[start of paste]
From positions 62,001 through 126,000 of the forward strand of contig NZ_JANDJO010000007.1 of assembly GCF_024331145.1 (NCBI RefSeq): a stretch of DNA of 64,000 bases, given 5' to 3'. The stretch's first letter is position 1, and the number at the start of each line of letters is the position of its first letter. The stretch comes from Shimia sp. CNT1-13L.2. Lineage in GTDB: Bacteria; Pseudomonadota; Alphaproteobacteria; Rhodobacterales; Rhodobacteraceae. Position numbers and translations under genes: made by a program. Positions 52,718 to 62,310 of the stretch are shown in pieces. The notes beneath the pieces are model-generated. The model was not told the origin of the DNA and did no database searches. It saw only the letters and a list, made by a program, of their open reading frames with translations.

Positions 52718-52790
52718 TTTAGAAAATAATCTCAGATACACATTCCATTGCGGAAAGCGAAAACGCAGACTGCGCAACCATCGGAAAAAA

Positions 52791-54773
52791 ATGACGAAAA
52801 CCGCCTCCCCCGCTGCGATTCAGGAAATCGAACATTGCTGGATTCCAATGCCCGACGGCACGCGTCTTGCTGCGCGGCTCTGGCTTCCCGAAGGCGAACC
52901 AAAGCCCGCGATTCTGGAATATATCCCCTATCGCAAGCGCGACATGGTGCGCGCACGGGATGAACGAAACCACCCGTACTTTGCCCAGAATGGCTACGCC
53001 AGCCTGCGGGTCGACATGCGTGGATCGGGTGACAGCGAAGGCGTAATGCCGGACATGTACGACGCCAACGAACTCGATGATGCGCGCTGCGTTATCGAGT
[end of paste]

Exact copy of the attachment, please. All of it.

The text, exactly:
From positions 62,001 through 126,000 of the forward strand of contig NZ_JANDJO010000007.1 of assembly GCF_024331145.1 (NCBI RefSeq): a stretch of DNA of 64,000 bases, given 5' to 3'. The stretch's first letter is position 1, and the number at the start of each line of letters is the position of its first letter. The stretch comes from Shimia sp. CNT1-13L.2. Lineage in GTDB: Bacteria; Pseudomonadota; Alphaproteobacteria; Rhodobacterales; Rhodobacteraceae. Position numbers and translations under genes: made by a program. Positions 52,718 to 62,310 of the stretch are shown in pieces. The notes beneath the pieces are model-generated. The model was not told the origin of the DNA and did no database searches. It saw only the letters and a list, made by a program, of their open reading frames with translations.

Positions 52718-52790
52718 TTTAGAAAATAATCTCAGATACACATTCCATTGCGGAAAGCGAAAACGCAGACTGCGCAACCATCGGAAAAAA

Positions 52791-54773
52791 ATGACGAAAA
52801 CCGCCTCCCCCGCTGCGATTCAGGAAATCGAACATTGCTGGATTCCAATGCCCGACGGCACGCGTCTTGCTGCGCGGCTCTGGCTTCCCGAAGGCGAACC
52901 AAAGCCCGCGATTCTGGAATATATCCCCTATCGCAAGCGCGACATGGTGCGCGCACGGGATGAACGAAACCACCCGTACTTTGCCCAGAATGGCTACGCC
53001 AGCCTGCGGGTCGACATGCGTGGATCGGGTGACAGCGAAGGCGTAATGCCGGACATGTACGACGCCAACGAACTCGATGATGCGCGCTGCGTTATCGAGT